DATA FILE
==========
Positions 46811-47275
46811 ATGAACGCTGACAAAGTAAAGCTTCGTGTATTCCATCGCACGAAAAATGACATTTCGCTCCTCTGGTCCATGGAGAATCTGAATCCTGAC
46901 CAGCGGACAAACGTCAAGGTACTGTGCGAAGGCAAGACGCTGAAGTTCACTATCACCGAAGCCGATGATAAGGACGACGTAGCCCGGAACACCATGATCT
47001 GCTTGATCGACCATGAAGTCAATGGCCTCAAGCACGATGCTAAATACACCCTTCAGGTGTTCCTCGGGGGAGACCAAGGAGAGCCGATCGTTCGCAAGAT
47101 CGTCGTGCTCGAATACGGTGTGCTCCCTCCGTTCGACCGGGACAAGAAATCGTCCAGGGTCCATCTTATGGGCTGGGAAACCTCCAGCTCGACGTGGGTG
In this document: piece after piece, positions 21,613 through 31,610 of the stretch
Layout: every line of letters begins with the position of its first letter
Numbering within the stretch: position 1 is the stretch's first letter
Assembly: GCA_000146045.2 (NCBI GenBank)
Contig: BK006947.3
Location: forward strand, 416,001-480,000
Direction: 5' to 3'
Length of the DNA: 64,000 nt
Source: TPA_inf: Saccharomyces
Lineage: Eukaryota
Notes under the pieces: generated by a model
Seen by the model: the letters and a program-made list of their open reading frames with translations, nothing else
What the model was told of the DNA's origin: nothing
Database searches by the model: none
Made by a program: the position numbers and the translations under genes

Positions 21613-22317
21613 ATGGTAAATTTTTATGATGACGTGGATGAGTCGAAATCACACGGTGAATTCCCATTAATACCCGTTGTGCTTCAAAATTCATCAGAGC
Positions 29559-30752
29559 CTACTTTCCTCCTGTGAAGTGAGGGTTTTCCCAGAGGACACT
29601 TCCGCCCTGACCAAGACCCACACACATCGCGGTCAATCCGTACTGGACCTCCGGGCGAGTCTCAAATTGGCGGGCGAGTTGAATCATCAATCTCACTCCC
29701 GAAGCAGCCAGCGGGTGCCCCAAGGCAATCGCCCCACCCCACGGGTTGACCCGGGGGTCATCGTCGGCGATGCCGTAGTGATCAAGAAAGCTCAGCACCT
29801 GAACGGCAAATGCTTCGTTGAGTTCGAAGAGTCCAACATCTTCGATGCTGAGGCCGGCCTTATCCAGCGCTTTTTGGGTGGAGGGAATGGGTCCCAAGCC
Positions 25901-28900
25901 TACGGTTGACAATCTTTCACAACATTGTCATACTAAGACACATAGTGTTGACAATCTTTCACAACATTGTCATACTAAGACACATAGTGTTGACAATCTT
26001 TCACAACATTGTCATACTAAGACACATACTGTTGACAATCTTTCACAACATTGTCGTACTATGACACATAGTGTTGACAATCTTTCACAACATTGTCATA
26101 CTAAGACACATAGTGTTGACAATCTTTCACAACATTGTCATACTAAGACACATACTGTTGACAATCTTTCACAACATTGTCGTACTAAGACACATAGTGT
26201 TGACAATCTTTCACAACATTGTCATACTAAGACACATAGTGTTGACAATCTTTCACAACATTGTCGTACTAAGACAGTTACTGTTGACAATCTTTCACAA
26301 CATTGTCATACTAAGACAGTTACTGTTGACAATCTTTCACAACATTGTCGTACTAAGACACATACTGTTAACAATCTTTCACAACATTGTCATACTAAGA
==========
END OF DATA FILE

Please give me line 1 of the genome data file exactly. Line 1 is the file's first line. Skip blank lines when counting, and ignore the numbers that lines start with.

Positions 46811-47275